'Their commitments to fight antisemitism have been hollow'

House committee to investigate Columbia’s ‘inadequate response’ to campus antisemitism

16-page letter slams the school for allowing a hostile atmosphere for Jewish students to thrive for over 2 decades, including through antisemitic statements by faculty after Oct. 7

Reporter at The Times of Israel

Pro-Palestinian, anti-Israel activists gather for a protest at Columbia University, October 12, 2023, in New York. (AP Photo/Yuki Iwamura, File)
Pro-Palestinian, anti-Israel activists gather for a protest at Columbia University, October 12, 2023, in New York. (AP Photo/Yuki Iwamura, File)

NEW YORK — Columbia University’s handling of antisemitism is now the subject of an official Congressional committee investigation.

In a 16-page letter citing “grave concerns regarding the inadequacy of Columbia’s response to antisemitism on its campus,” the House Workforce and Education Committee, chaired by Rep. Virginia Foxx, a Republican, demanded Monday that Columbia furnish any and all documents related to antisemitic acts or incidents on campus by February 26.

It is the latest effort from the committee to hold universities accountable for antisemitism which, already present on many of these universities, mushroomed after the October 7 Hamas terror onslaught. Most recently, a Jewish freshman at Columbia described being harassed by violent anti-Israel protesters just outside of campus.

Aside from requests for documents directly relating to incidents of vandalism, assault, protest and harassment, the committee also requested information on foreign donations, including funding from Qatari sources, according to the February 12 letter. The letter charges that “an environment of pervasive antisemitism” had been “documented at Columbia for more than two
decades before the October 7, 2023, terrorist attack.”

Columbia, which launched a task force on antisemitism on November 1, is the latest university to become the subject of a House investigation into campus antisemitism. It joins Harvard University, the University of Pennsylvania and the Massachusetts Institute of Technology.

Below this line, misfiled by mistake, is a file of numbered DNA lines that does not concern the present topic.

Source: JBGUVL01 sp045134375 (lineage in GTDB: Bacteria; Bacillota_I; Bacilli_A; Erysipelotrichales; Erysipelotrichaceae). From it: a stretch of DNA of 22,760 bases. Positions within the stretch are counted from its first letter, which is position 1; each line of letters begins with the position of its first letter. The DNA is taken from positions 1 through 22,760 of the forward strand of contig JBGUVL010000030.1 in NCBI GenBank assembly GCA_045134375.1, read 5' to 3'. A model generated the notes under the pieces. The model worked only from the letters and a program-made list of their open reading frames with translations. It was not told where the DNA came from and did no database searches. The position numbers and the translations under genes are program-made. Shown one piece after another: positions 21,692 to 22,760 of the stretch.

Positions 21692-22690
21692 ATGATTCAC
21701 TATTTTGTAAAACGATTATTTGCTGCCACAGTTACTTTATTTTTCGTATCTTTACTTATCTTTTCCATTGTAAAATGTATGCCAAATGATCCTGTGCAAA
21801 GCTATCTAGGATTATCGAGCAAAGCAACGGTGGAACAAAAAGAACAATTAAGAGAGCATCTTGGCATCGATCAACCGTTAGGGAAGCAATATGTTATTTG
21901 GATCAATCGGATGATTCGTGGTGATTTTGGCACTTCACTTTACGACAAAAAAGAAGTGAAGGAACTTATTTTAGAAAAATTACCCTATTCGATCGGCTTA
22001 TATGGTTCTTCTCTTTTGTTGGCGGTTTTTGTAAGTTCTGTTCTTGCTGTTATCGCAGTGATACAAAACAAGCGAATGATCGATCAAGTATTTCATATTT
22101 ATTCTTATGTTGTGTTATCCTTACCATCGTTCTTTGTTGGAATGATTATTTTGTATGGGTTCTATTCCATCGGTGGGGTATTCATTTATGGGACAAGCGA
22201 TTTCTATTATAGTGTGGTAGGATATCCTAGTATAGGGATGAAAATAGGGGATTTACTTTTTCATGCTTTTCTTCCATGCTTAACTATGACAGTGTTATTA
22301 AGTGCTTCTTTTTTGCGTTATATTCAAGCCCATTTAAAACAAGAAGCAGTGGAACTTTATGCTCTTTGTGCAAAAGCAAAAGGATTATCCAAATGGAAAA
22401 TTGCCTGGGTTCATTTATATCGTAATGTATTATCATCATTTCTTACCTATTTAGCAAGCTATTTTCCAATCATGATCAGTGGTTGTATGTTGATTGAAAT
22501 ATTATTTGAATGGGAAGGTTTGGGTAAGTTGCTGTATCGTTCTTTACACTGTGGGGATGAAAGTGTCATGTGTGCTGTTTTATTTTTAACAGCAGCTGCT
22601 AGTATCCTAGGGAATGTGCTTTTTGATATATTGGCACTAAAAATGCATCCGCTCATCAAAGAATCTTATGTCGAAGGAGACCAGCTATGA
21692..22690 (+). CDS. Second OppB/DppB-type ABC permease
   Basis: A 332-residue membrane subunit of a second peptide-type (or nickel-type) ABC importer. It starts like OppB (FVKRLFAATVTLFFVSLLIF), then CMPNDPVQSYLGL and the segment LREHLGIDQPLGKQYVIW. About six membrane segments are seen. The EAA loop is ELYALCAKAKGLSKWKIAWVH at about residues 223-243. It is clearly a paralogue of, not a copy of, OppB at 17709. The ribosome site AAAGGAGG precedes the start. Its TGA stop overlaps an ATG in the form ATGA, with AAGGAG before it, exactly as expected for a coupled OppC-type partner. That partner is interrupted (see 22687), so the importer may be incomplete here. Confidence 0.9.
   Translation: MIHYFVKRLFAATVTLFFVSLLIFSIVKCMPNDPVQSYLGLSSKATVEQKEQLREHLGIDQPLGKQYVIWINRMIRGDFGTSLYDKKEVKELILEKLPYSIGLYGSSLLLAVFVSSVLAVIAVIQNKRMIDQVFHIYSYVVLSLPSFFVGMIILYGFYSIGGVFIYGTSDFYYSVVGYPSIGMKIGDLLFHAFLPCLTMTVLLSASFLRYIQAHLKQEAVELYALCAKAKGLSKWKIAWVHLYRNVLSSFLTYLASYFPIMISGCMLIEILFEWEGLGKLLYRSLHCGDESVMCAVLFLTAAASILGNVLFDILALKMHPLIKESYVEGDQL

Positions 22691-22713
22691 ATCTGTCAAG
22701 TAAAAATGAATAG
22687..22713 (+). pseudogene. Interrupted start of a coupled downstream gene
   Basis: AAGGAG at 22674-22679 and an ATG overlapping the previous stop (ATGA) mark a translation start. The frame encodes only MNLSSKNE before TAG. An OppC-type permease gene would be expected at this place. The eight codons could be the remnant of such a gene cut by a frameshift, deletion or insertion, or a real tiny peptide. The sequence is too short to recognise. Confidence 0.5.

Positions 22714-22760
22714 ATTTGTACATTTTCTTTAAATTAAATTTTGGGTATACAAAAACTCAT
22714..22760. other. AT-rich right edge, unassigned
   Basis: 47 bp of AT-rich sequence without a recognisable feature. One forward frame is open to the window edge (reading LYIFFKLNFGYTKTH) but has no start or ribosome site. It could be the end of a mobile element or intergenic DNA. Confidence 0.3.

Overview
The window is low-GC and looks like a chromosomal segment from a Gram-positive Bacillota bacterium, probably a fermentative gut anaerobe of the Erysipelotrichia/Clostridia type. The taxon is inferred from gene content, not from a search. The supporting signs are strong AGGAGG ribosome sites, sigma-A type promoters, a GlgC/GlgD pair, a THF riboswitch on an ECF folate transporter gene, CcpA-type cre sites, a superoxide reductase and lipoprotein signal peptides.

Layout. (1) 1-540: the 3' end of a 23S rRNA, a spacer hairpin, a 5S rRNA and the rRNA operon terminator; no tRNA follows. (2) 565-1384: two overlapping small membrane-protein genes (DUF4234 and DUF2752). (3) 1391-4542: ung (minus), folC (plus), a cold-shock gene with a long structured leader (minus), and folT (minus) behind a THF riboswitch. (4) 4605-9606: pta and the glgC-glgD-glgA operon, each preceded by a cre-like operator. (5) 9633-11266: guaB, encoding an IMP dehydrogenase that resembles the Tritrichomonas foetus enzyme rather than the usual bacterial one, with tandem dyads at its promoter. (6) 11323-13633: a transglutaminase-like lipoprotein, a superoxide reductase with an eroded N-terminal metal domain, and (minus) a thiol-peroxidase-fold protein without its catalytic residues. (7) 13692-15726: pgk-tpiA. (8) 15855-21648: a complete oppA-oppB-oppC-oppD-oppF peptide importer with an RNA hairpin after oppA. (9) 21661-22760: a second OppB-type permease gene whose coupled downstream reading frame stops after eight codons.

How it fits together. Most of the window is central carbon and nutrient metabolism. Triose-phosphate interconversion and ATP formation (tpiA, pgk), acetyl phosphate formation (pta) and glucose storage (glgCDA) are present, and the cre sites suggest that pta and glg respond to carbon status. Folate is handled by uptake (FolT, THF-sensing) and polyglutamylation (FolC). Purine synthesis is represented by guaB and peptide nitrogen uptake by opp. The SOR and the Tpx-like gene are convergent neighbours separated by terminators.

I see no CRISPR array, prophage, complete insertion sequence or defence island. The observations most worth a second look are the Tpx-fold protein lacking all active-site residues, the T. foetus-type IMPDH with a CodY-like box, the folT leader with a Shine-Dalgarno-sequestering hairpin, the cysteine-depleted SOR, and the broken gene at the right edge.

Pro-Israel demonstrators sing a song during a protest at Columbia University after the October 7 Hamas atrocities, October 12, 2023, in New York. (AP Photo/Yuki Iwamura)

The Columbia Jewish Alumni Association (CJAA) welcomed the move.

“Today was the first step. Today Congress acknowledged that ‘pervasive antisemitism has been documented at Columbia for more than two decades’ and — like CJAA members — noted ‘grave concerns regarding the inadequacy of Columbia’s response to antisemitism on its campus,’” reads a statement posted on CJAA’s website.

“Let that sink in. The letter sends a powerful message to both Columbia and colleges across America: failing to protect Jewish students and take action against antisemitism potentially violates Federal statutes and is, at its core, morally repugnant,” the statement says.

Ari Shrage, one of CJAA’s founders, told The Times of Israel, “Columbia has been aware of antisemitism on campus for decades. Instead of addressing the issue 20 years ago, they swept it under the rug and the problem has gotten worse. I sincerely hope that they address the root causes rather than ignoring the problem and allowing it to become worse.”

The House Workforce and Education Committee letter, addressed to all Columbia leaders, singles out university president Dr. Minouche Shafik, saying her words stand in stark contrast to her actions.